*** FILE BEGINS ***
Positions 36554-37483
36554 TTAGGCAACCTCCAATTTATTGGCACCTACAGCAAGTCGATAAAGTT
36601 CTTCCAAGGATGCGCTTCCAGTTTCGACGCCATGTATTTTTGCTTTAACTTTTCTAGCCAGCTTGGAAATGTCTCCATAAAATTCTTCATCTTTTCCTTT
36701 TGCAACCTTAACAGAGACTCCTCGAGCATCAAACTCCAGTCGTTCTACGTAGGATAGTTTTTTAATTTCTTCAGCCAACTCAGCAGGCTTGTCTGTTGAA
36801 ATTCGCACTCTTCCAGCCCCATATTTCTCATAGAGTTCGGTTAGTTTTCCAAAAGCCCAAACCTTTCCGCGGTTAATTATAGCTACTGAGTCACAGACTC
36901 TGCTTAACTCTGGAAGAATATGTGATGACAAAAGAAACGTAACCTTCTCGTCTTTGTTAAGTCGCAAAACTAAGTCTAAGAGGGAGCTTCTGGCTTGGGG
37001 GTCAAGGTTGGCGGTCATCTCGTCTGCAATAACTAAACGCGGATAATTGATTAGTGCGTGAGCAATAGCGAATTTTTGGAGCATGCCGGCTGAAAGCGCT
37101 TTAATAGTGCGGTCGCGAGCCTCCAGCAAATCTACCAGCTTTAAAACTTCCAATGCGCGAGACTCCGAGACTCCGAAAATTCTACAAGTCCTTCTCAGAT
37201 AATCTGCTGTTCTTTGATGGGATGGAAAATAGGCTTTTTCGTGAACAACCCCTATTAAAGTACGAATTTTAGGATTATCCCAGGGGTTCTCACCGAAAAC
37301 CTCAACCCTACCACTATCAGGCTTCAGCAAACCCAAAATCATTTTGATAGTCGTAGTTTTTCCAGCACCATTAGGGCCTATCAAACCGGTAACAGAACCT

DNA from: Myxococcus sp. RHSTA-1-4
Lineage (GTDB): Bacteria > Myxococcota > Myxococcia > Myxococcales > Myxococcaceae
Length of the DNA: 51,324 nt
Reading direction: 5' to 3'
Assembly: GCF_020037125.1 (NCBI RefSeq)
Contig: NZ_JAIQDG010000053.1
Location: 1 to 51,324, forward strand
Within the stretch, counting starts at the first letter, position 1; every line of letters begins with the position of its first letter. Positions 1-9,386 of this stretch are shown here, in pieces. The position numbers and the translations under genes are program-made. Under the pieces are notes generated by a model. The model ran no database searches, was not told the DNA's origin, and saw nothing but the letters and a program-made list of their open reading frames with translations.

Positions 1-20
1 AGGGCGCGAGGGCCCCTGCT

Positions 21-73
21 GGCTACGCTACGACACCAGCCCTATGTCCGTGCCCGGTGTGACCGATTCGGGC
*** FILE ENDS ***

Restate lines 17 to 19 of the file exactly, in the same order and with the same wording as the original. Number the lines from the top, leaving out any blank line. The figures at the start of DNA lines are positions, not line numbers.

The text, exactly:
Location: 1 to 51,324, forward strand
Within the stretch, counting starts at the first letter, position 1; every line of letters begins with the position of its first letter. Positions 1-9,386 of this stretch are shown here, in pieces. The position numbers and the translations under genes are program-made. Under the pieces are notes generated by a model. The model ran no database searches, was not told the DNA's origin, and saw nothing but the letters and a program-made list of their open reading frames with translations.

Positions 1-20